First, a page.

The duty of diligence puts the onus on a director to make those inquiries that a person of ordinary care in that position or in managing his or her own affairs would make. Some examples of situations where these duties of directors come into play are as follows:

  1. Attending meetings à A director does not have to attend all directors’ meetings but should try to do so, because they may be held liable for any prohibited matters that occur while they were absent.
  2. Relying on other directors à Generally, directors are not responsible for the misdeeds or decisions of any of their co-directors if they have not participated in the acts resulting in the damage and is not negligent.
  3. Relying on officers and professionals à Directors are allowed to rely on the expertise and knowledge of officers of the corporation or skilled professionals (eg. lawyers, accountants etc.) to assist them in making decisions, but should still be cautious of the information prior to accepting it.


Directors must respect the trust and confidence they have been given in managing the assets of the corporation and must exercise the care, diligence, and skill that a reasonably prudent individual would exercise in comparable circumstances. Further, they must avoid using their position for their personal benefit and must avoid any conflicts of interest with the corporation. Finally, directors must maintain the confidentiality of any information they obtain by virtue of their position and they must serve the corporation selflessly, honestly and loyally.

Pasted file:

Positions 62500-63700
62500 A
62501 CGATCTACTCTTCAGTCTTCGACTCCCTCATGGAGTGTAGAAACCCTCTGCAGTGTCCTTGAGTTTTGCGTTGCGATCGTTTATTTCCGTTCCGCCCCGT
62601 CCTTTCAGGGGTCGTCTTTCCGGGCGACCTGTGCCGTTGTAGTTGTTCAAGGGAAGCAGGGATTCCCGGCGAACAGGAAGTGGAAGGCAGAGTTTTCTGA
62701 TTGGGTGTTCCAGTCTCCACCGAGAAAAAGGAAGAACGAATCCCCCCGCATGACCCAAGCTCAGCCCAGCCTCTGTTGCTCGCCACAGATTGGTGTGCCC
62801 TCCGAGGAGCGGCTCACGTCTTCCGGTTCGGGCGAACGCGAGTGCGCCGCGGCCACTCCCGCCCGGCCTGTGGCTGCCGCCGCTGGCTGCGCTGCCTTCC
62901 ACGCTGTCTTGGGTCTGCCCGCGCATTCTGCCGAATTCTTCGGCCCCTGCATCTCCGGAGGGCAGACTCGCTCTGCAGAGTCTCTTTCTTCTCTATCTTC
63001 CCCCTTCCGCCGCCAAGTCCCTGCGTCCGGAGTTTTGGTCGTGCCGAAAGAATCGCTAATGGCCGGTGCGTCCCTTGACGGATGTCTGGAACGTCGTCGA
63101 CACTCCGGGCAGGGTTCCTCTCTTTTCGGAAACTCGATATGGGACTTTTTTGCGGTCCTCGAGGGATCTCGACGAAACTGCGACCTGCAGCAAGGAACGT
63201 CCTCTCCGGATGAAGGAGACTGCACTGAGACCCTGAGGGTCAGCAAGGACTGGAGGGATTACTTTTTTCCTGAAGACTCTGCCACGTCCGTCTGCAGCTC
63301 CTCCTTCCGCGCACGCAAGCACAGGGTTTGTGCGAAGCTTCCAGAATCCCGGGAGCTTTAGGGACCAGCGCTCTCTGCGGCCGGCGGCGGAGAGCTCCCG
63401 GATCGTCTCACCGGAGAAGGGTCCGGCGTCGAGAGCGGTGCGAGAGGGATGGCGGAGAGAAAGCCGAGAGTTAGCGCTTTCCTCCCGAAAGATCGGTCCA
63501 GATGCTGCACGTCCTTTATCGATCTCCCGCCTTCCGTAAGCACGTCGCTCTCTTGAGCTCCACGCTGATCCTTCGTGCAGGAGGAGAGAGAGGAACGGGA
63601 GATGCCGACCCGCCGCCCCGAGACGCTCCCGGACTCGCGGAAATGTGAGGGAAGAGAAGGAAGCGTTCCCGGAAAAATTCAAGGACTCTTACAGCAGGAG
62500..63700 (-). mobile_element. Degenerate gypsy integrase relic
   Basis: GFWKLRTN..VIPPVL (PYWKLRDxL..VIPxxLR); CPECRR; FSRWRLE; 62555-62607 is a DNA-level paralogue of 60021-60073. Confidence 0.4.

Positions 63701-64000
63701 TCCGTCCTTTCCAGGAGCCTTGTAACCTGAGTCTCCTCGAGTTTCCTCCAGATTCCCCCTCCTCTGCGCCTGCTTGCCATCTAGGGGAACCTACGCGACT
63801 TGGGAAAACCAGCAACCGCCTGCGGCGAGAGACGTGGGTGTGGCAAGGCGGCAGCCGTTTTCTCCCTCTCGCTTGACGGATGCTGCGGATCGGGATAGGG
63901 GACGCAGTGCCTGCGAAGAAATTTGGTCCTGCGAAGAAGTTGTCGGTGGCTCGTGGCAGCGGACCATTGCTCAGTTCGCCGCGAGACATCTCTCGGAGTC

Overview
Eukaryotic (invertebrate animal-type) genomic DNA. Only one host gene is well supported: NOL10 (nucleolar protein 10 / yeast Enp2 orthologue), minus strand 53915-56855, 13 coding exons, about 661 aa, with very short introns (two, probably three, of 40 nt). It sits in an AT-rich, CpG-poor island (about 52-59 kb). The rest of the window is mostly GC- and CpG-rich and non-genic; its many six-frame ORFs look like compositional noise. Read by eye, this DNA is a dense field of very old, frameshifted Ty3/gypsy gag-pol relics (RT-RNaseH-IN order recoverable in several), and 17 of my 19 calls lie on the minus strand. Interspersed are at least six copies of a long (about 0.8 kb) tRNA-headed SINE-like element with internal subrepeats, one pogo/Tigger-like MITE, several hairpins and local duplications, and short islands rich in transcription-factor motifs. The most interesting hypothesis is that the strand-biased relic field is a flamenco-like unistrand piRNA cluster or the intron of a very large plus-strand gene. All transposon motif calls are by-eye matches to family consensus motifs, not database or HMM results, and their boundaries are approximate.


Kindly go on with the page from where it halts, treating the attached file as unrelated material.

Duties Are Owed to Corporation

The long standing principle has been that directors owe a fiduciary duty only to the Corporation and not anyone else. However, recent case law has carved out exceptions where directors may be held liable to other groups such as shareholders, creditors, employees, the government and the public, among other groups.

Conflicts of Interest

As mentioned previously, directors are to avoid conflicts of interest wherever possible. However, courts consider what a reasonable person, in considering a particular situation, would think gives rise to a real sensible possibility of conflict, not what one could imagine could arise out of a situation. Essentially, the courts are not willing to look at every possible situation which could arise out of a situation as a potential conflict.

Further, directors have an obligation to disclose to shareholders any profits or gains realized from a contract or transaction with the corporation if it is material to the corporation. The Business Corporations Act has codified this requirement, by setting out a general test which requires assessing whether

  1. A contract or transaction which creates a conflict is “material” to the corporation; and
  2. The director has a “material interest” in the contract or transaction.

If answers to both parts of the test, are a “yes” then a director should disclose the interest to the shareholders of the corporation.

From a practical perspective, an assessment of whether a director is in a conflict of interest, whether they have addressed the conflict of interest, and whether they have made sufficient disclosure to interested parties is a fact based exercise. Directors would be prudent to remain as transparent as possible when dealing with any potential conflicts of interest.

For inquiries on this topic, please contact one of the lawyers from our Business Law Group at 604.273.6411.